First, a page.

Everyone at Hundred Oaks High knows that career mentoring day is a joke. So when Maya Henry said she wanted to be a rock star, she never imagined she’d get to shadow *the* Jesse Scott, Nashville’s teen idol.
But spending the day with Jesse is far from a dream come true. He’s as gorgeous as his music, but seeing all that he’s accomplished is just a reminder of everything Maya’s lost: her trust, her boyfriend, their band, and any chance to play the music she craves. Not to mention that Jesse’s pushy and opinionated. He made it on his own, and he thinks Maya’s playing back up to other people’s dreams. Does she have what it takes to follow her heart—and go solo?
Source: egalley from Sourcebooks for review purposes. This in no way effects my opinion or my review.
Maya Henry is a musician and that’s what she wants to be when she grows up. She’s given the opportunity to shadow country music’s teen heartthrob, Jesse Scott, for a day as part of a school program. Maya’s not really a country music fan, but she knows Jesse’s music and his reputation.
Jesse won a reality competition at a young age and has been working in the music industry ever since. He knows all the pitfalls and expectations that come from being famous and he is a bit wary of nearly everyone. Jesse’s closed himself off to most people and is not looking for more friends. He’s doing the whole shadowing thing because his uncle is the principal at Maya’s school. Maya and Jesse’s relationship begins from a place of his wariness of her and her apprehension of him. It’s fun times, people.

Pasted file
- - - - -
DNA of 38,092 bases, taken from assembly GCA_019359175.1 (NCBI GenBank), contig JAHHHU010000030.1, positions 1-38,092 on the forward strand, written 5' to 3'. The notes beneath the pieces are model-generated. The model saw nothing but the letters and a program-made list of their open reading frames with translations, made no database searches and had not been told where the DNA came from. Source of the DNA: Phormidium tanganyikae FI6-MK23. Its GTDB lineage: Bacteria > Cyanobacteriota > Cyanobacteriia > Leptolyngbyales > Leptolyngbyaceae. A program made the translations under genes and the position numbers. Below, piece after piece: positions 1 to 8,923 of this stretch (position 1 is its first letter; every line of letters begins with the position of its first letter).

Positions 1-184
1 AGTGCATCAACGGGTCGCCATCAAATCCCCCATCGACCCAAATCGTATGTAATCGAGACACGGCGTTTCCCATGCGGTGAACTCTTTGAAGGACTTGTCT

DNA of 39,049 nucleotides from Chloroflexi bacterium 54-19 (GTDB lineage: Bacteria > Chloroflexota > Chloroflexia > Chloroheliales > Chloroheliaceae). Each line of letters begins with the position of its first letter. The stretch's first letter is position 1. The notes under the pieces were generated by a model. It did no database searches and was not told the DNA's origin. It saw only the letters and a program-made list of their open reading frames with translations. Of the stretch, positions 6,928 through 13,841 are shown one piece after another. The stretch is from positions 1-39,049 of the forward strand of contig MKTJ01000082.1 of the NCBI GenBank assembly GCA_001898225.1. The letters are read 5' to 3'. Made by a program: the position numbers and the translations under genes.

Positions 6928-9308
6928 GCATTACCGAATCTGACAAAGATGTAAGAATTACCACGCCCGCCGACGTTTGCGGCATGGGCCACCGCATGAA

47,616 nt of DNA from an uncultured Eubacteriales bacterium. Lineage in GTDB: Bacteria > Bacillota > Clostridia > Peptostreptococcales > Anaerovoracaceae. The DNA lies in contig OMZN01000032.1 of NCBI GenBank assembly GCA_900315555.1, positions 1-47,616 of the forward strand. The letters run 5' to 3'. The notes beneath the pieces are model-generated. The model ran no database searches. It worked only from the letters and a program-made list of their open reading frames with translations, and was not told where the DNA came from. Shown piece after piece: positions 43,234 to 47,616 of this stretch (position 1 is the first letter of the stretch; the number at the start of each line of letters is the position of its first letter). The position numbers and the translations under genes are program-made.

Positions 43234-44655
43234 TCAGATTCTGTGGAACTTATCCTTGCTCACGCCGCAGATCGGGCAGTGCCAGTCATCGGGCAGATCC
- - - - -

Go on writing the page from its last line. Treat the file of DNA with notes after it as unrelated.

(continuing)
I like and appreciate a story that isn’t “love at first sight”- and this one is more animosity at first sight. It was really enjoyable watching these two develop a friendship and trust for one another, which was realistic and nicely done. I loved the dynamic of the country boy, never going anywhere without his trusty cowboy hat, and the 80s throwback, Madonna wannabe. Though Maya is more than just some stock character. Maya was fun and spunky and vulnerable, but also determined and driven. Jesse was adorable, his vulnerability hidden behind sarcasm and covered in distrust and a fair amount of self-preservation.
I loved Maya’s story, the things going on in the background of this romance. She’s in a band, but they don’t want to play the kind of music she wants to play. Maya also wants to get on the same reality competition that Jesse won all those years ago, though she has problems with stage fright. I loved Maya’s family, which includes older brother Sam Henry (of Kenneally’s book Catching Jordan; he and Jordan have a significant role in this book). I enjoyed watching Jesse slowly beginning to trust Maya and discover that she’s not out for a piece of him, but is genuine in a way that he can trust. In turn, Jesse helps Maya to overcome her inhibitions and work for the things she needs. Maya and Jesse needed each other and it was pretty great to watch.